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ACT & SATTest Prep

National Merit—Will You Qualify?

national merit

Each October, high school students across the country take the PSAT to practice for the SAT. What many students and parents don’t realize is that the PSAT can qualify students for National Merit Scholarships—which can provide anywhere from a few thousand dollars to full tuition at the college of their choice.

Who is Eligible?

To participate in the National Merit Scholarship Program, students need to take the PSAT during their third year (junior year) of high school. Participants must be United States citizens, or lawful permanent residents with the intent to become a citizen at the earliest possible opportunity.

All students are welcome to take the PSAT, so don’t worry if you don’t meet the above criteria. However, not all students who take the PSAT will be considered for scholarships- even if they earn perfect scores.

How Do I Participate?

Registration for the PSAT is done through your high school—check with your guidance counselor for information. Homeschool students can contact any high school in their area to register for the test.

Students are automatically considered for National Merit Scholarships when they take the PSAT—no additional registration is required.

What PSAT Score Do I Need to Qualify?

This is the big question—and I wish I could give you a simple answer. The fact is, the qualifying score changes from year to year, and from state to state. (Confusing, I know!)

National Merit recognizes Commended Scholars and Semi-Finalists based on junior year PSAT scores. The top 3% of students in each state receive recognition, but because the qualifying score is based on a percentage of total test-takers, the cutoff score is different in each state and varies from year to year.

How to Prepare for the PSAT:

  • Take challenging courses
  • Do your homework
  • Prepare with practice tests and quizzes
  • Ask and answer lots of sample questions
  • Sign up for a personalized study course

I’ve Qualified—What’s Next?

In order to proceed in the program, students who meet the PSAT score qualification must submit academic records, a letter of recommendation, a personal essay, and their completed application. The National Merit Corporation reviews all applications to determine finalists and award winners. The released list of finalists can be found on the National Merit website: www.nationalmerit.org.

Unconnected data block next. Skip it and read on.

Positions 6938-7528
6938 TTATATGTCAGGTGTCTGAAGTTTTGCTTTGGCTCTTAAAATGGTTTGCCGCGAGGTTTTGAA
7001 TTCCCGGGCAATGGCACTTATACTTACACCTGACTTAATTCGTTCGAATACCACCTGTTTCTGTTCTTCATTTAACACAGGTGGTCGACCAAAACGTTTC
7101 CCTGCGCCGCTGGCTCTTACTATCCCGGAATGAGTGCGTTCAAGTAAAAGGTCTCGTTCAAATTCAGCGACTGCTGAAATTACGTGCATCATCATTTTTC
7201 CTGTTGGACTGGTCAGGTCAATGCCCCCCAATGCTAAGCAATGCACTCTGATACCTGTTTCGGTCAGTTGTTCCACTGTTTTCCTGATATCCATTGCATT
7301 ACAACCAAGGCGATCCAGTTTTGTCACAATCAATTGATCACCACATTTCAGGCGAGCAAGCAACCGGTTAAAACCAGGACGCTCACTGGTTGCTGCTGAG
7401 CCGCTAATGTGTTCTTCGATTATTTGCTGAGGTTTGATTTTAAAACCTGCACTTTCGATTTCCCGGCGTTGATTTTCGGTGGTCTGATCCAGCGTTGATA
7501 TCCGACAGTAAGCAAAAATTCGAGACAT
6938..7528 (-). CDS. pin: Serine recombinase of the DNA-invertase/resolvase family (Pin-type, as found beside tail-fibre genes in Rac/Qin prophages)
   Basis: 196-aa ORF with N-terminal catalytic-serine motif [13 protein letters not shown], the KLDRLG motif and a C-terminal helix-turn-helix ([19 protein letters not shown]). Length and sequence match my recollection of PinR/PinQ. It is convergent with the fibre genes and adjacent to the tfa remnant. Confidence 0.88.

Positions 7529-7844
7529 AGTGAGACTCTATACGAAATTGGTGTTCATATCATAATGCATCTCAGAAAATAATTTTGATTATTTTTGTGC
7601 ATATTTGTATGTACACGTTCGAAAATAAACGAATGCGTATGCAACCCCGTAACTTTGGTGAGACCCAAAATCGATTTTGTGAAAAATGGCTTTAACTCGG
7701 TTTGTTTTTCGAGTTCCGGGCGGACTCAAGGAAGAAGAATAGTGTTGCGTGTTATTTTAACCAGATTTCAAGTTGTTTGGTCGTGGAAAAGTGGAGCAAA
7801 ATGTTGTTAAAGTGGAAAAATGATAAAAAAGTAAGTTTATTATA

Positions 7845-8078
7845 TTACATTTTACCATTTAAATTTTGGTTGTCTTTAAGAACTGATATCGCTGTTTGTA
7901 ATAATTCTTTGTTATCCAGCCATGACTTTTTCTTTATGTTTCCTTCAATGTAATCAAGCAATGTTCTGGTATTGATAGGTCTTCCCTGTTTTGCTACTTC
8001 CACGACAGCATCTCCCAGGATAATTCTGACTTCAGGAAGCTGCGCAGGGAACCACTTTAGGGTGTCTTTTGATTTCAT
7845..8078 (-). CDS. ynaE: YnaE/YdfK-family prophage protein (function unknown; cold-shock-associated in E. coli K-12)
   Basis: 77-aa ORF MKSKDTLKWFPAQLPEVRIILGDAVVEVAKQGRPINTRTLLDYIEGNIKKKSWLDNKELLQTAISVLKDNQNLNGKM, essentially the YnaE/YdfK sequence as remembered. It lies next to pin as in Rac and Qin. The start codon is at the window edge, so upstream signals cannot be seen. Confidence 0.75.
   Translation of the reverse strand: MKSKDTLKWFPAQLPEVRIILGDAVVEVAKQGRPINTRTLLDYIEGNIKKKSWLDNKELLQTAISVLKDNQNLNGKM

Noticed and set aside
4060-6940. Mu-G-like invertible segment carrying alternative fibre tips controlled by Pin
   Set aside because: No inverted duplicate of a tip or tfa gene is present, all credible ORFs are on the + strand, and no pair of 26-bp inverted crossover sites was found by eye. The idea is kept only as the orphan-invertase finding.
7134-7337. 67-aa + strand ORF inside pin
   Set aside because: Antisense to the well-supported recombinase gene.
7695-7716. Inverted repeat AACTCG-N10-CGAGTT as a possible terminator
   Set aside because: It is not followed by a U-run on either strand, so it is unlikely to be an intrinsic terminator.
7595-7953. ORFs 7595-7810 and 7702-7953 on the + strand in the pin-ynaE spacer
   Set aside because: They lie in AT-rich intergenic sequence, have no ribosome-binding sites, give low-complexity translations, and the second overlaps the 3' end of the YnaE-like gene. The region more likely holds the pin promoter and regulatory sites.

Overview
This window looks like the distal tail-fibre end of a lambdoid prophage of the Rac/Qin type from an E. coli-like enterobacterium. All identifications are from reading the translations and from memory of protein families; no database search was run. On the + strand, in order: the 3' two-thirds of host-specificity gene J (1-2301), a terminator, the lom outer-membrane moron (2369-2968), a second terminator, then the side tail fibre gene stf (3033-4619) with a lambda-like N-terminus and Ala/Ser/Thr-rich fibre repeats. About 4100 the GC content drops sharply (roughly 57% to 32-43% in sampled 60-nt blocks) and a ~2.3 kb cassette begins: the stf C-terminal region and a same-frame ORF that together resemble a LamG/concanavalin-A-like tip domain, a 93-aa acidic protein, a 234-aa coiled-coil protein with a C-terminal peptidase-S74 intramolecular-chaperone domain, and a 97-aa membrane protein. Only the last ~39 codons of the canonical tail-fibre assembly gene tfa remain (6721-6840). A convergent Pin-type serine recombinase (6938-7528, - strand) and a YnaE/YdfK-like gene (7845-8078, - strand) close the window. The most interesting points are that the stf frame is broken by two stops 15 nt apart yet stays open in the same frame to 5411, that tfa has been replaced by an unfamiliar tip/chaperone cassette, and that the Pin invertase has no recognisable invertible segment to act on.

What Awards Are Available?

National Merit awards three types of scholarships: National Merit Scholarships, corporate-sponsored scholarships, and college-sponsored scholarships.

The National Merit Scholarship program offers $300 million in scholarships. The National Merit scholarships are worth $2,500.

Corporate-sponsored awards range from one-time payments of $2,500 to renewable awards of up to $10,000 per year of college.

College-sponsored scholarships can be worth anywhere from a few thousand dollars to full-tuition awards with housing and living expenses included—this is where the National Merit designation really pays off.

How Do I Read the Numbers?

Score ranges, mean (average) scores, benchmarks, and percentiles can be used to see if you’re on track for college readiness.

  • Score Ranges - Since the test differs from day to day and year to year, each score should be viewed as a range. Score ranges (a few points below or above your score) show how much your score might change with repeated testing.
  • Mean (Average) Scores - Your score report will show you the average scores earned by test-takers in each grade.
  • College Readiness Benchmarks - You'll see a benchmark for each section of the PSAT/NMSQT. Benchmarks represent college readiness. If you score below the benchmark, you still have time to work on improving your skills.
  • Percentile Ranks - A percentile rank is a number between 1 and 99 that shows how your score compares with other students. It represents the percentage of students whose scores fall at or below your score.

About the 2021 PSAT/NMSQT

Who: 11th and 10th graders

Where: At school

When: Wednesday, October 13, 2021 (Primary). There are two other options: Saturday, October 16 (Saturday) and Tuesday, October 26 (Alternate).

The 2021-22 tests cost schools $18 for each student—but you might not pay that much. Some schools cover all or part of the cost for their students. For details, ask your school.

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